Robin implicitly criticises Dr Elias Zerhouni, Director of NIH, for being a clinician, but he fails to mention that the doubling of the NIH budget was gained on the basis of promises of health delivery not on promises of more basic research. Of course basic research is still important, and MRC has no intention of reducing its investment in it. But if MRC gains substantial new funds in this and forthcoming Spending Reviews, that new money will also have been gained on the back of promises of delivery, and at least part of it will be used to push forward translational and clinical research. I am confused by Robin's response, given the fact that he, like everyone on the Task Force, embraced the proposal that mission of the renewed NIMR should be more translational. And Robin also supported the proposal that co-location with clinicians would help to implement this mission. The statement is the first indication that Robin has given that he is opposed to the vision of increased emphasis on translation and to the preference for a move into co-location with a hospital and HEI.


  No-one's input to the consultation was "ignored". The transcriptions of interviews, letters and the results of the web-based consultations were all discussed by the Task Force.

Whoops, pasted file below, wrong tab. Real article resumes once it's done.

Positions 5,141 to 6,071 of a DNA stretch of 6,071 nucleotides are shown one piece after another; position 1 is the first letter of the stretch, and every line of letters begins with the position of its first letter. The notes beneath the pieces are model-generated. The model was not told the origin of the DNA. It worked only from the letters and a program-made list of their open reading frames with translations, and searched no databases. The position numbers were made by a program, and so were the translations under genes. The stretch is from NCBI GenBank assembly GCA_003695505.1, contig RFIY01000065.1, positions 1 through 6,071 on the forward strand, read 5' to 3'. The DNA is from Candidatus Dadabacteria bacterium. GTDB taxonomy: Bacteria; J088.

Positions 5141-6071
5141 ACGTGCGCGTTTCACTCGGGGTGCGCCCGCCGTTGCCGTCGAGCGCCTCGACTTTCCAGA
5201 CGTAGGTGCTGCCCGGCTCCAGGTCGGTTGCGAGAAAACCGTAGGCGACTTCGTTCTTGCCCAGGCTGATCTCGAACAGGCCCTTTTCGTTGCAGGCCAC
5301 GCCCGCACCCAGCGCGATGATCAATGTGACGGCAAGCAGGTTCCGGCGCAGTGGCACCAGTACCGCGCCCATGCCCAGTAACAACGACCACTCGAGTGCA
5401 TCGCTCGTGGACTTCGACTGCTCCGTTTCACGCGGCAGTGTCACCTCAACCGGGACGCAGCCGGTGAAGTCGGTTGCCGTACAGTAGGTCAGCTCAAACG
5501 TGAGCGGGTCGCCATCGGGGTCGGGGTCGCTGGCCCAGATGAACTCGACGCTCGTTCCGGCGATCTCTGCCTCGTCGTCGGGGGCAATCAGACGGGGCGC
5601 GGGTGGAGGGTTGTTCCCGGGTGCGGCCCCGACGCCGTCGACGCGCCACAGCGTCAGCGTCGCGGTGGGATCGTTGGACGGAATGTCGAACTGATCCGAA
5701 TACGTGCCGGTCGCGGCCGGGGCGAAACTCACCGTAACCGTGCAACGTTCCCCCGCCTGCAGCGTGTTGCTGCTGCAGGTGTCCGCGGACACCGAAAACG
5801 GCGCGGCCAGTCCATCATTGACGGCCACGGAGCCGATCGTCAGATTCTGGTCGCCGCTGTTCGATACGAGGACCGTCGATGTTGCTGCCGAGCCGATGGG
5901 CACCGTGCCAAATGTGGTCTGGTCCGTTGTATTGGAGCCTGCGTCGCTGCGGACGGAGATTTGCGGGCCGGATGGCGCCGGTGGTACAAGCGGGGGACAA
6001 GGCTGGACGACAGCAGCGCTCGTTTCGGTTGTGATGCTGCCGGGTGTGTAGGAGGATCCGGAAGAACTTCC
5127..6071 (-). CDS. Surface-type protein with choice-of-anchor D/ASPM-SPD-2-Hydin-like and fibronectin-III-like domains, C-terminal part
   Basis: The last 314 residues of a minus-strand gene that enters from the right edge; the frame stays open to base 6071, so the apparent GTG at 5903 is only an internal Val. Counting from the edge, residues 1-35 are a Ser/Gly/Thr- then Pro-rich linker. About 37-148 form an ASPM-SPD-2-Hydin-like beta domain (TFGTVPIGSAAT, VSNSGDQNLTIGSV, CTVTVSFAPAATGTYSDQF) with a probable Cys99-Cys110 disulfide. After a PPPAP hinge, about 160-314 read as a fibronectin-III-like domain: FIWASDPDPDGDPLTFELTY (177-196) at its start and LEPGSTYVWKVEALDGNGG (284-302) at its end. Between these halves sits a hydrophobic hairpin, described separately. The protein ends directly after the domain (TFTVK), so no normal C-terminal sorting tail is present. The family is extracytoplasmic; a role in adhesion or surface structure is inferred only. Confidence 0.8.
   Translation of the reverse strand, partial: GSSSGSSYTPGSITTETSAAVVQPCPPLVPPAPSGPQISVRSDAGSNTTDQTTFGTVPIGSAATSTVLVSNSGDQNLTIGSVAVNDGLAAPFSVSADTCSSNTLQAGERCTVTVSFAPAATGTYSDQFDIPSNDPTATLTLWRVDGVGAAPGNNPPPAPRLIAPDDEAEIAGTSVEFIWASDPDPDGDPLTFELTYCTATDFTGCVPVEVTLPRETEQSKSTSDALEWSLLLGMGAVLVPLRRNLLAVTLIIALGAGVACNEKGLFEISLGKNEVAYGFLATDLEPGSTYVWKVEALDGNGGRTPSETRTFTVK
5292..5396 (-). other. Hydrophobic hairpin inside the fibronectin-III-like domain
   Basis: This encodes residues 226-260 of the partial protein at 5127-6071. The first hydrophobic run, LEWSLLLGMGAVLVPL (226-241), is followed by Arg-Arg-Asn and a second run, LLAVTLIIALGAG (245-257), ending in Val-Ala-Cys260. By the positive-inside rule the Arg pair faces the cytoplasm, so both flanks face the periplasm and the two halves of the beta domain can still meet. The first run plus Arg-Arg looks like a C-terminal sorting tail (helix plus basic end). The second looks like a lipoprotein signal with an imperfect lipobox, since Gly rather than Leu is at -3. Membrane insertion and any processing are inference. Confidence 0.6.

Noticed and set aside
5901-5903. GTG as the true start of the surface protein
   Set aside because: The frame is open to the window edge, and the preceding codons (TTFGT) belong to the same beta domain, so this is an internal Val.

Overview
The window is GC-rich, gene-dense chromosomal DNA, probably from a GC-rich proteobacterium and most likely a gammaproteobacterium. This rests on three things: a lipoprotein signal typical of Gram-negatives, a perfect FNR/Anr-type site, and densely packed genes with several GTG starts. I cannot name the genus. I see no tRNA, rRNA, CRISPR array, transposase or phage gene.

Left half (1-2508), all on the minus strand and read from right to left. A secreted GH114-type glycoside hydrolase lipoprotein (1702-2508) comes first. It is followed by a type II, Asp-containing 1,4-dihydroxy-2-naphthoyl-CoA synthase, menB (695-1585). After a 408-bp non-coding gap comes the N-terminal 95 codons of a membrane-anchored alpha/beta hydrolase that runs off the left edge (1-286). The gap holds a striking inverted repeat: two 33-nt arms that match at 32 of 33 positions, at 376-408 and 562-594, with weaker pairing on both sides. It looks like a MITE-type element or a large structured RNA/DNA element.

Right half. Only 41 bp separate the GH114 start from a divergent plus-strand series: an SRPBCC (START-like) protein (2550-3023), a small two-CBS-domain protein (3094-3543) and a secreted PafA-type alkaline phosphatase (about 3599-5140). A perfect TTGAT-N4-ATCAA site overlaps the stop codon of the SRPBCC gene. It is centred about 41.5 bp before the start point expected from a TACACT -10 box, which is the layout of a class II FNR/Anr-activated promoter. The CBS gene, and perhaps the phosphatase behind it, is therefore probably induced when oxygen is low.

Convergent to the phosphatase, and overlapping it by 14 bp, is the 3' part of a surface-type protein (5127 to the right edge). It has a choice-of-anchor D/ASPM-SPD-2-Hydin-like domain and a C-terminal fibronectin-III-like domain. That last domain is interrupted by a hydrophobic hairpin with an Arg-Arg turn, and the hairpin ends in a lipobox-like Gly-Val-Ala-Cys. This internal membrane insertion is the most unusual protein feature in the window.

6.  Question 2.

  I simply don't understand why Robin is raising these arguments now. At the meetings of the Task Force he offered no objection whatever to the view, accepted by all, that the future mission of NIMR should be more translational. These are entirely new arguments, presented four months after the Task Force completed its report.

  7.  Question 3.

  Again, it is hard to believe that Robin is raising such arguments at this stage. The advantages of co-location are central to the recommendations of the Task Force, and no objection was ever raised to this argument, even in the last-minute changes proposed by Steve and Robin. Again, I draw your attention to the press release after the fifth meeting: "An international Task Force, set up to advise on options for the future of the MRC National Institute of Medical Research (NIMR), has recommended that, if an appropriate partnership arrangement can be negotiated, the institute should move to a central London location in association with a leading university and hospital, in order to carry out more patient-based research."

  8.  Question 5.

  Robin states that for me to chair the Task Force was an "obvious conflict" but doesn't mention that his own and Steve Gamblin's membership was at least equally conflicted, given the difficult if not impossible dual role of participating as individuals in the Task Force's discussions and yet being compelled to represent the opinions of Sir John Skehel and all the staff of NIMR.


  It is interesting that Robin criticises the fact that Steve Tomlinson and Alan Bernstein (who attended and contributed to several meetings by video and telephone input) expressed their initial views in advance. Robin and Steve Gamblin also made their opinion—that the institute should be kept at Mill Hill—patently clear from the start. But unlike Steve Tomlinson and Alan Bernstein, who were willing to shift from their stated positions in the interest of compromise, Steve and Robin now reveal their unwillingness to give an inch.